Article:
Earlier this year, while on a business trip to Europe, a client shared an interesting story with me when we were discussing high availability and network architectures. I’m going to share that story, but in the tradition of the old TV show “Adam-12,” I’ve “changed the names to protect the innocent.” The story goes something like this:
This company had decided to build a new data center approximately 15 km away from their production data center, which was in a suburb. They already had another data center that was approximately 125 km away from the production data center, and they were doing asynchronous remote DASD copy between it and the production data center. They were going to implement synchronous remote copy between the production data center and the new data center. In other words, they were moving to a typical, three-site Disaster Recovery (DR)/business continuity architecture.
The synchronous copy would be done over their extended FICON SAN between data centers, and the network design requirements called for a high-availability/multipath design. At this point, the mainframe and mainframe storage teams’ involvement in the network architecture and design process stopped and was turned over to “the network guys,” who told the mainframers they understood the network requirements and would implement them. The network guys met with the two service providers (they contracted with two because that “meant it would be redundant paths”) and came back to the mainframers with a network design diagram. The network design diagram showed one path between data centers going around a ring on one side of the city and the other path going around the other side of the city with a different service provider.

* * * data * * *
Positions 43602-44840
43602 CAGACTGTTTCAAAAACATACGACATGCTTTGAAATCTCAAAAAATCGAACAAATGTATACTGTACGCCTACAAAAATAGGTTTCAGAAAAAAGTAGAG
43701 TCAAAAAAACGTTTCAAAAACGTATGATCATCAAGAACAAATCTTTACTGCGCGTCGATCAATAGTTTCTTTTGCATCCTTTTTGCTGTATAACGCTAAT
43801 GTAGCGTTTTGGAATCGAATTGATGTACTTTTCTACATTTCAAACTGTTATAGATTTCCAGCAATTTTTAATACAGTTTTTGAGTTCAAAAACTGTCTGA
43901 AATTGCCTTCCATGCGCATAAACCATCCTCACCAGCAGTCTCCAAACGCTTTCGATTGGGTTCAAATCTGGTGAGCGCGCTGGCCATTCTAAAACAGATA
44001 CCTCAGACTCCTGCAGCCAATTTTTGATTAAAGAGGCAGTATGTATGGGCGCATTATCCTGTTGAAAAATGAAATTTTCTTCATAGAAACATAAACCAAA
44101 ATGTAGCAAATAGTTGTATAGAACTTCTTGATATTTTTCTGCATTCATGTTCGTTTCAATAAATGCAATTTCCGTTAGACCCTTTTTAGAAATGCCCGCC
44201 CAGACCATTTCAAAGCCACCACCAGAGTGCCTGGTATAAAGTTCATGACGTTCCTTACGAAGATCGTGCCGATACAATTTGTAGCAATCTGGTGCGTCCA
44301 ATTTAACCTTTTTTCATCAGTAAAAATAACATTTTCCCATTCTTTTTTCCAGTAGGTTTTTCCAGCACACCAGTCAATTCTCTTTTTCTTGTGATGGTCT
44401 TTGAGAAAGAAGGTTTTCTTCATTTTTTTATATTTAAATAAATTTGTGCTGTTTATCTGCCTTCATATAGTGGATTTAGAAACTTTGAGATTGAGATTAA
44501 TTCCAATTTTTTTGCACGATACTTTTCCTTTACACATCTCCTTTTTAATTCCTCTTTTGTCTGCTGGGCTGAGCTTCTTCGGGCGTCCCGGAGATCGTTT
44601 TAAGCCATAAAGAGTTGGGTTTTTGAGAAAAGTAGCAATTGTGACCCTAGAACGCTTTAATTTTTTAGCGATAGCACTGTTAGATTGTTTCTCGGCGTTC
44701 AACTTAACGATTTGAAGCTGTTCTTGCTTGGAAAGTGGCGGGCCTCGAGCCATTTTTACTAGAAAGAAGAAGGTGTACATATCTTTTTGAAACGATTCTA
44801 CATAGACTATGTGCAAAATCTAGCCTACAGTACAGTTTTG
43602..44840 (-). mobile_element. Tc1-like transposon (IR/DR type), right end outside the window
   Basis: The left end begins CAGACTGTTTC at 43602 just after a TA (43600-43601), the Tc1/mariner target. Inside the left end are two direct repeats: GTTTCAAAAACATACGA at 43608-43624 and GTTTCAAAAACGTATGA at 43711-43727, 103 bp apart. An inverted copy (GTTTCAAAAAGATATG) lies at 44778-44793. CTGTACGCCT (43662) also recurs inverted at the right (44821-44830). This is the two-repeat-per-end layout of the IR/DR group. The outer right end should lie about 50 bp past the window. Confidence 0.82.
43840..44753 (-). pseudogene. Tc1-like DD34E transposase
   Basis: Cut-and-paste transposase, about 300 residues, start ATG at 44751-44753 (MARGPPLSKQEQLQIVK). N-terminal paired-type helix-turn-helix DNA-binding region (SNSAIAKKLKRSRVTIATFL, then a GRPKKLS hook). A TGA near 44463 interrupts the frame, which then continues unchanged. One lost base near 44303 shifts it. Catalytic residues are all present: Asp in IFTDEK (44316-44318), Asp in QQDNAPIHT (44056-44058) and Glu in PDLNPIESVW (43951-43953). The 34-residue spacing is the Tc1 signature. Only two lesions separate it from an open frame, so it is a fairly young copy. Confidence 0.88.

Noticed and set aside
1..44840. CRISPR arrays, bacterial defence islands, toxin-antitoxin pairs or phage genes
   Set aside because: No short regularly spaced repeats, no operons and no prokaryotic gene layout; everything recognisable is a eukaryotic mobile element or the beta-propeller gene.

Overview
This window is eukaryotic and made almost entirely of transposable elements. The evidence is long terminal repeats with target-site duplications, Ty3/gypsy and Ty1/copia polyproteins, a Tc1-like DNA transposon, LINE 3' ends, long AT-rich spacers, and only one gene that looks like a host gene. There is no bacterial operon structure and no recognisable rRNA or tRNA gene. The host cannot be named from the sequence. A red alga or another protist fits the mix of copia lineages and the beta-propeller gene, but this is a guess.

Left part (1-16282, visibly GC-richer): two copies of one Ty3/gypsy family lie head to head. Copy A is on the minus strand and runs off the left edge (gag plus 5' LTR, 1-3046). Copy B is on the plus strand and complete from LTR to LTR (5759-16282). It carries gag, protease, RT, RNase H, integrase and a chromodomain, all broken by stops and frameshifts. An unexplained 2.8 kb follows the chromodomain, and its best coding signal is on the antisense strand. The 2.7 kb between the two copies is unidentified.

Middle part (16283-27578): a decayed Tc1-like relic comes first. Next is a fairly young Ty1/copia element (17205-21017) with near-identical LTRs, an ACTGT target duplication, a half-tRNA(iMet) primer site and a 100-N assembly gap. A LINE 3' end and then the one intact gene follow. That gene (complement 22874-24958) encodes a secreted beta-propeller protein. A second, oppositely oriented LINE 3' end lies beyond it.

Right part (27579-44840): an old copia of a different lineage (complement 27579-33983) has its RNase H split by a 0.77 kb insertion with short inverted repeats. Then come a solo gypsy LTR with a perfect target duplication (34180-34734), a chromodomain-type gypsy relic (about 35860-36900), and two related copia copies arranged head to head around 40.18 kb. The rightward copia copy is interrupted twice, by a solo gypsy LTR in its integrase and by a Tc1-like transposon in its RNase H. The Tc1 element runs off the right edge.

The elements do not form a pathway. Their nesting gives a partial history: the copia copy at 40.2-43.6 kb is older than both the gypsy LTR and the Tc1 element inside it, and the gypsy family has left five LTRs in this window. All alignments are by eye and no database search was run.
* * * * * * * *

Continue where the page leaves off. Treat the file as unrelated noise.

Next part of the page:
Everything was built, put into production and all worked fine for several months. Then one day things went to pieces. Both network paths between the two local data centers went down nearly simultaneously. Not good. How could this have happened? What were the odds of this happening when you have redundant network paths going around the city, each with a different network service provider?
Well, actually the odds were pretty good. You see, as it turns out, the nice little network diagram didn’t show the whole picture. There was a set of railroad tracks that went across the city. One of the service providers had its path in the right of way on the north side of the tracks and the other had its path in the right of way on the south side of the tracks. The railroad decided to do some maintenance on its tracks, and the inexperienced, overzealous operator of the railroad’s fibre optic cable hunter (aka backhoe) got a little carried away and took out both paths. To quote that wise old sage Homer Simpson, “Doh”!
The lesson to take away from this unfortunate example is that as mainframers, we have a different idea of high availability and redundancy than most other people in IT. Our paradigm is based on what we’ve come to expect from our computing platform. We can’t afford to assume that others (such as the network guys) will understand this. When it comes to network decisions, we need to:
• Clearly communicate in great detail what our requirements are and what we mean by high-availability redundant paths
• Not settle for being told “just tell us how many ports you need and we’ve got it from there”
• Demand a seat at the table for the details of the network decisions that potentially impact the data we’re responsible for.
Better yet, maybe it’s high time we tell the network guys we want our own dedicated DR network; we’ll design it, purchase it and manage it.